Although Australian and British armed forces had fully withdrawn from Malaysia years earlier, the insurgency still failed.
 
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The Suez Canal Zone - The Convention of Constantinople in 1888 declared the canal a neutral zone under the protection of the British, who had occupied Egypt and Sudan at the request of Khedive Tewfiq to suppress the Urabi Revolt against his rule.
 
They were later to defend the strategically important passage against a major Ottoman attack in 1915, during the First World War. Under the Anglo-Egyptian Treaty of 1936, the UK retained control over the canal. In 1951 Egypt repudiated the treaty, and in October 1954 the UK agreed to remove its troops. Withdrawal was completed on 18 July 1956.
 
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The Cyprus Emergency - The Cyprus Emergency was a military action that took place in Cyprus primarily consisting of a terrorist campaign by EOKA to remove the British from Cyprus so it could be reunified with Greece. It led to Cyprus being granted independence in 1960.
 
In 1954 Britain announced its intention to transfer its Suez military headquarters to Cyprus. The terrorist campaign began on 1 April 1955. After a series of follow up incidents, the Governor General Sir John Harding declared a state of emergency on 26 November of that year.
 
The British encountered great difficulty obtaining effective intelligence on EOKA as the majority of the Greek Cypriot population supported and/or feared them. They were also hampered by a drain on manpower caused by the Suez Crisis and Malayan Emergency.
 
Towards the end of the 1950s the British enjoyed more success. Cyprus became an independent republic in 1960 with Britain retaining control of two Sovereign Base Areas, at Akrotiri and Dhekelia.
 
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The Suez Crisis - The Suez Crisis, also referred to as the Tripartite Aggression, Suez Canal Crisis, Suez War, or Second Arab-Israeli War was a diplomatic and military confrontation in late 1956 between Egypt on one side, and Britain, France and Israel on the other, with the United States, the Soviet Union, and the United Nations playing major roles in forcing Britain, France and Israel to withdraw.
 
The attack followed the President of Egypt Gamal Abdel Nasser's decision of 26 July 1956 to nationalize the Suez Canal, after the withdrawal of an offer by Britain and the United States to fund the building of the Aswan Dam, which was in response to Egypt's new ties with the Soviet Union and recognizing the People's Republic of China during the height of tensions between China and Taiwan.
 
The aims of the attack were primarily to regain Western control of the canal and to remove Nasser from power, and the crisis highlighted the danger that Arab nationalism posed to Western access to Middle East oil.
 
Less than a day after Israel invaded Egypt, Britain and France issued a joint ultimatum to Egypt and Israel, and then began to bomb Cairo. Despite the denials of the Israeli, British, and French governments, allegations began to emerge that the invasion of Egypt had been planned beforehand by the three powers.
 
Anglo-French forces withdrew before the end of the year, but Israeli forces remained until March 1957, prolonging the crisis. In April, the canal was fully reopened to shipping, but other repercussions followed.
 
The three allies, especially Israel, were mainly successful in attaining their immediate military objectives, but pressure from the United States and the USSR at the United Nations and elsewhere forced them to withdraw.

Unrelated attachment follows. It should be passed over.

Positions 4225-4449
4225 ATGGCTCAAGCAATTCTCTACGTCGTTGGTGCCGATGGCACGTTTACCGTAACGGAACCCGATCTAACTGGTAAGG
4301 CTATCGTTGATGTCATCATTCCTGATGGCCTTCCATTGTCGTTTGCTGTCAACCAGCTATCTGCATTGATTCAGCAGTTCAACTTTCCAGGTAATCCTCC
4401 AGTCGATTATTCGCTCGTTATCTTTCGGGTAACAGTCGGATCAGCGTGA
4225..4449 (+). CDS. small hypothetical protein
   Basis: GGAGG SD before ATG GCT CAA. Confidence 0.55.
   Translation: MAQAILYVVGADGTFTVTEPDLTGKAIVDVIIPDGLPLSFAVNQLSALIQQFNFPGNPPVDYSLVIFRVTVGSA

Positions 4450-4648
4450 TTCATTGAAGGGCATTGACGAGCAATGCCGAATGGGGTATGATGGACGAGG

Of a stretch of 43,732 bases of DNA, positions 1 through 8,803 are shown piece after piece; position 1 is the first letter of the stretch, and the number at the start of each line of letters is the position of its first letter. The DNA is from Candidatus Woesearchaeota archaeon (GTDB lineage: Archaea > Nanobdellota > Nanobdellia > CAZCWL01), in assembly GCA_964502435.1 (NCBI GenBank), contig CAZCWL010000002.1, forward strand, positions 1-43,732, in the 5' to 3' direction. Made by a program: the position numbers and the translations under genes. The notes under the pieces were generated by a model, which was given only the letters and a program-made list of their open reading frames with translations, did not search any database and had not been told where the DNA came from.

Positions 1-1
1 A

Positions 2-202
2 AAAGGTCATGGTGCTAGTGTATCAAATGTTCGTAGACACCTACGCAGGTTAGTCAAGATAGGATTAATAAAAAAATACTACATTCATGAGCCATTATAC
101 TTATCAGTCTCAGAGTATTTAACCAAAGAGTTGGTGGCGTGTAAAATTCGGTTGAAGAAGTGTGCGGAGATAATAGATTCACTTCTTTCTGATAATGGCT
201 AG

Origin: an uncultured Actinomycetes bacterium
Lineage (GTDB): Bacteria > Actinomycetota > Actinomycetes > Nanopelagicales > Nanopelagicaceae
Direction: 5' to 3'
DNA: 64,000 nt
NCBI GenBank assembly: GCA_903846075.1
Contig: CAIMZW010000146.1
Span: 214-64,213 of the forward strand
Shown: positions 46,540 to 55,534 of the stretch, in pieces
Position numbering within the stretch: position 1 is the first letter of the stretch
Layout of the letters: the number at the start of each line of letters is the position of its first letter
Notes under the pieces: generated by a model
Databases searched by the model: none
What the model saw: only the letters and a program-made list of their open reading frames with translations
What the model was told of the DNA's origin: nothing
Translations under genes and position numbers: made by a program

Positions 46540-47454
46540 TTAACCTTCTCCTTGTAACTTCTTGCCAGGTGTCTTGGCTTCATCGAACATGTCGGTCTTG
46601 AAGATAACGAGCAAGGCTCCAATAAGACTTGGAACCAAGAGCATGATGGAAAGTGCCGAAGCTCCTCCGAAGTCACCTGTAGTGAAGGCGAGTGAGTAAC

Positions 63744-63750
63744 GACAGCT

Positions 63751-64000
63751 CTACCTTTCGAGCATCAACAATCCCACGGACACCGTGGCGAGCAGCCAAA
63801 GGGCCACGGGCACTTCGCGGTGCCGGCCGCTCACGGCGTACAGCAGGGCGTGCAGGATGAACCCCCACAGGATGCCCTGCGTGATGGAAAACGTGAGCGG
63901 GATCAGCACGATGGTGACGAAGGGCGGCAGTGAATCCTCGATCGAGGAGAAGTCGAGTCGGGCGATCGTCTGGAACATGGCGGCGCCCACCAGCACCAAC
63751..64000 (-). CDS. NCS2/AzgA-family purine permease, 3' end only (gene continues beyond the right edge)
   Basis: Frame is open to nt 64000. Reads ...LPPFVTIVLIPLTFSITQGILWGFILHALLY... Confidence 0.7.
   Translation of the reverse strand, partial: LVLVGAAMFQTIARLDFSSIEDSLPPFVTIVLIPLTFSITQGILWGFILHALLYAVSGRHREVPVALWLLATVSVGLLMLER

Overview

As a result of the outside pressure Britain and France failed in their political and strategic aims of controlling the canal and removing Nasser from power. Israel fulfilled some of its objectives, such as attaining freedom of navigation through the Straits of Tiran.
 
As a result of the conflict, the UNEF would police the Egyptian–Israeli border to prevent both sides from recommencing hostilities.
 
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The Jebel Akhdar War In Oman - In December 1955, Sultan Said bin Taimur of Muscat and Oman in a disagreement about land and associated oil rights, sent troops of the Muscat and Oman Field Force to occupy the main centres in Oman after Imam Ghalib bin Ali (along with his younger brother Talib bin Ali Al Hinai), led the Imamate of Oman in the Jebel Akhdar War against Sultan Said bin Taimur's with attacks on his lands.
 
In July 1957, the Sultan's forces were withdrawing, but they were repeatedly ambushed, sustaining heavy casualties. Sultan Said bin Taimur, however, with the intervention of infantry (two companies of the Cameronians) and armoured car detachments from the British Army and aircraft of the RAF was able to suppress the rebellion. Talib's forces retreated to the inaccessible Jebel Akhdar.
 
Colonel David Smiley, who had been seconded to organize the Sultan's Armed Forces, managed to isolate the mountain in autumn 1958 and found a route to the plateau from Wadi Bani Kharu.
 
On 27 January 1959, they occupied the mountain in a surprise operation. Ghalib, Talib and Sulaiman managed to escape to Saudi Arabia, where the imamate's cause was promoted until the 1970s. The Treaty of Seeb was terminated and the autonomous Imamate of Oman abolished giving way to the present day Sultanate.
 
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The Brunei Revolt - The Brunei Revolt broke out on 8 December 1962. The TNKU rebels began co-ordinated attacks on the oil town of Seria (targeting the Royal Dutch Shell oil installations) and on police stations and government facilities around the protectorate.
 
The revolt began to break down within its first hours of operation, having failed to achieve key objectives such as the capture of Brunei town and the Sultan.
 
The revolt is seen as one of the first stages of the Indonesia–Malaysia confrontation.